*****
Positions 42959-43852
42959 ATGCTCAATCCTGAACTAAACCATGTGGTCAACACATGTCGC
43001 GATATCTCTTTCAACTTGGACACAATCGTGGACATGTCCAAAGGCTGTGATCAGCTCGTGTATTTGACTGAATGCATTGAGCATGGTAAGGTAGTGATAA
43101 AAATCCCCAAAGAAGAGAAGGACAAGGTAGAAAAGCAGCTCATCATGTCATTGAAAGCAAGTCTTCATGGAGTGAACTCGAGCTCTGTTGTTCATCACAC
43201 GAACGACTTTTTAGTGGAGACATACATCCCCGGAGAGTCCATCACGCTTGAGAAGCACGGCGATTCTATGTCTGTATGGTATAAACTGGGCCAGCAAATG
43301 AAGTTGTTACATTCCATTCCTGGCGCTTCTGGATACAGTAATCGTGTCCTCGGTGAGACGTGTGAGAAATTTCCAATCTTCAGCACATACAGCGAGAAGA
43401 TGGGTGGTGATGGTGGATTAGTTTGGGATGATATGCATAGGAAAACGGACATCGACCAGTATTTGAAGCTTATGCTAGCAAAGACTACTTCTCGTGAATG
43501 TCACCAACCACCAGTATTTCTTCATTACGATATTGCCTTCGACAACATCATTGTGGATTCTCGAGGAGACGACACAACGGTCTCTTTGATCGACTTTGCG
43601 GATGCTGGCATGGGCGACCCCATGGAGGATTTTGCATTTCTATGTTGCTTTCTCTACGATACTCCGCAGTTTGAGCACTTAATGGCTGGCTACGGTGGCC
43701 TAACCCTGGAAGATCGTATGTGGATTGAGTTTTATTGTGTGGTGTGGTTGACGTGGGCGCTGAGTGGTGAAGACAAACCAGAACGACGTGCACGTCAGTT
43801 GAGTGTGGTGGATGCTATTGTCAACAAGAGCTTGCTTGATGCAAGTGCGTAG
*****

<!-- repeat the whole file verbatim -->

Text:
Positions 42959-43852
42959 ATGCTCAATCCTGAACTAAACCATGTGGTCAACACATGTCGC
43001 GATATCTCTTTCAACTTGGACACAATCGTGGACATGTCCAAAGGCTGTGATCAGCTCGTGTATTTGACTGAATGCATTGAGCATGGTAAGGTAGTGATAA
43101 AAATCCCCAAAGAAGAGAAGGACAAGGTAGAAAAGCAGCTCATCATGTCATTGAAAGCAAGTCTTCATGGAGTGAACTCGAGCTCTGTTGTTCATCACAC
43201 GAACGACTTTTTAGTGGAGACATACATCCCCGGAGAGTCCATCACGCTTGAGAAGCACGGCGATTCTATGTCTGTATGGTATAAACTGGGCCAGCAAATG
43301 AAGTTGTTACATTCCATTCCTGGCGCTTCTGGATACAGTAATCGTGTCCTCGGTGAGACGTGTGAGAAATTTCCAATCTTCAGCACATACAGCGAGAAGA
43401 TGGGTGGTGATGGTGGATTAGTTTGGGATGATATGCATAGGAAAACGGACATCGACCAGTATTTGAAGCTTATGCTAGCAAAGACTACTTCTCGTGAATG
43501 TCACCAACCACCAGTATTTCTTCATTACGATATTGCCTTCGACAACATCATTGTGGATTCTCGAGGAGACGACACAACGGTCTCTTTGATCGACTTTGCG
43601 GATGCTGGCATGGGCGACCCCATGGAGGATTTTGCATTTCTATGTTGCTTTCTCTACGATACTCCGCAGTTTGAGCACTTAATGGCTGGCTACGGTGGCC
43701 TAACCCTGGAAGATCGTATGTGGATTGAGTTTTATTGTGTGGTGTGGTTGACGTGGGCGCTGAGTGGTGAAGACAAACCAGAACGACGTGCACGTCAGTT
43801 GAGTGTGGTGGATGCTATTGTCAACAAGAGCTTGCTTGATGCAAGTGCGTAG